March 2, 2010
That Banksy Street Art Movie.
‘Exit Through the Gift Shop’ is a documentary produced by the elusive king monkey of graffiti himself, Banksy. Promoted with the tagline ‘The Worlds First Street Art Disaster Movie’, it’s an intruiging look into the closely guarded world of urban artists.
Instigated by Thierry Guetta, a mentalist guerrilla French filmmaker, the organic filming process followed various artists across the world using, to be polite, a fly by the seat of your pants approach.
Guetta finally tracked Banksy down and persuaded him through sheer persistence (and crazy man antics) to be part of the project. Banksy has been both denounced as a vandal and celebrated as iconoclast, agitator and instigator of artistic debate. When it came to watching the footage back however, it transpired that Guetta had been slightly too random and anarchic in his techniques, the result of which wasn’t a film but an incoherent jumble of great images that lacked any discernable narrative structure.
But Banksy saw something in the raw footage and collaborated with Guetta to make his own film. As street art is site specific and by its nature, temporal, the only way to preserve it for posterity is through the photographic image and as such this film is really the first of its kind. Watching these guys in action is adrenaline pumping stuff as they skulk about in the dead of night with faces obscured, get chased and casually perform death defying stunts in order to get their pieces done. This is committed shit.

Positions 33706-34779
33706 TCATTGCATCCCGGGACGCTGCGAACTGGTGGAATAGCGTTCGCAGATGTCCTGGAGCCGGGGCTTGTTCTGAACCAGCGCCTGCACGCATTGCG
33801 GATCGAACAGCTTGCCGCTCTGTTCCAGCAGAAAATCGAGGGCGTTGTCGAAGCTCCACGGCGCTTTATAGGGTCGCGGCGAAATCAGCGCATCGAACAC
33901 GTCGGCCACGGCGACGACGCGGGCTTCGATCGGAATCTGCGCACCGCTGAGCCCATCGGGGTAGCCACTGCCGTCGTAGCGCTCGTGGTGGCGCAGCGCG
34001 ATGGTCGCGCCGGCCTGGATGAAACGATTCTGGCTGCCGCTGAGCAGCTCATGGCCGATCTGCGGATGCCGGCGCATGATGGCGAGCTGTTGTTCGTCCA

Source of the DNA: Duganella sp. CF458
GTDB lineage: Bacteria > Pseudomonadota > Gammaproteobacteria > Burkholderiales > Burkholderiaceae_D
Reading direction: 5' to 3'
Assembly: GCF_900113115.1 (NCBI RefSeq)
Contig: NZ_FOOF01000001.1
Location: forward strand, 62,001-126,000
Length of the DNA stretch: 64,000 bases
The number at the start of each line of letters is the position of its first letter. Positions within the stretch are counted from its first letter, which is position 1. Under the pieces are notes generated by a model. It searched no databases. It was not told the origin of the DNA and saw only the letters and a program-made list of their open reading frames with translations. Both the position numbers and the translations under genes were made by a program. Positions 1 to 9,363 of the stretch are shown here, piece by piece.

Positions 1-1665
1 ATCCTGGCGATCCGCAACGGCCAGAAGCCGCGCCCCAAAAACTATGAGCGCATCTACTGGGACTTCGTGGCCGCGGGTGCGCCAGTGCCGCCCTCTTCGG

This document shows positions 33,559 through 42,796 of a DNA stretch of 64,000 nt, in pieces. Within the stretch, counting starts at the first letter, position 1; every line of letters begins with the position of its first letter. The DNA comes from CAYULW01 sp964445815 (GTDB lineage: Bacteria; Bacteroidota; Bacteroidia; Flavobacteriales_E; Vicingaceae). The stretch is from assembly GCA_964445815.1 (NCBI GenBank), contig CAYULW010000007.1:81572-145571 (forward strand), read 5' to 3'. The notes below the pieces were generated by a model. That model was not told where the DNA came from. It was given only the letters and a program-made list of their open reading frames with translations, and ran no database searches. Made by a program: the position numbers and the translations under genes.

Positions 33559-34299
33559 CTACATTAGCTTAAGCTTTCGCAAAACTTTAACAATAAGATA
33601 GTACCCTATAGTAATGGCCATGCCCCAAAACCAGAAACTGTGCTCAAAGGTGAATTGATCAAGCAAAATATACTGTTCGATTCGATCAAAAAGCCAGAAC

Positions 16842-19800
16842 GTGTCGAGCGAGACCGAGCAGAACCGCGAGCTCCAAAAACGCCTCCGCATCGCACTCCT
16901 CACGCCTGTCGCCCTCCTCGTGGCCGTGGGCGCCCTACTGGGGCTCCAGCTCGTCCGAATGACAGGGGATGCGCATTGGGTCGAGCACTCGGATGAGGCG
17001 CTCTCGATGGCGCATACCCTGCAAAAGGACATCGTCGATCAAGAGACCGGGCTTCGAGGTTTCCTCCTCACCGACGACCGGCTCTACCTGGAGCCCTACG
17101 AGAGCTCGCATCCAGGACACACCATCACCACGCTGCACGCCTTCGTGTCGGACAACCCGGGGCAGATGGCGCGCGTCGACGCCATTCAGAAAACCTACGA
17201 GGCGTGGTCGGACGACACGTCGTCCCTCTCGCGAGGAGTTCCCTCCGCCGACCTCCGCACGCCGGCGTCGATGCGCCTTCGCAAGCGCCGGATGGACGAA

Banksy himself has been criticised for ‘selling out’ but many don’t realise that the quietly spoken Bristolian (by all accounts) has made no revenue over the merchandise that is sold in his name nor through many of the galleries that purport to sell his work.
He recently gave a long interview to the Sunday Times through an elaborate slew of emails as he still refuses to divulge his identity. Cynics view this as a publicity stunt, presuming it’s all about myth building. But in practical terms, were he to expose his real identity he would be setting himself up to a barrage of vandalism charges.
As street art remains unendorsed by official organisations, it’s the one truly remaining democratic art form unbastardised by the capitalist art market. It encourages free speech and satirical comment, engenders surprise and often inspires laughter. Blek le Rat would be proud.
Source: Clash Music
Keeping tabs on the art of product promotion with this occasional ’stunt of the day’ blog ….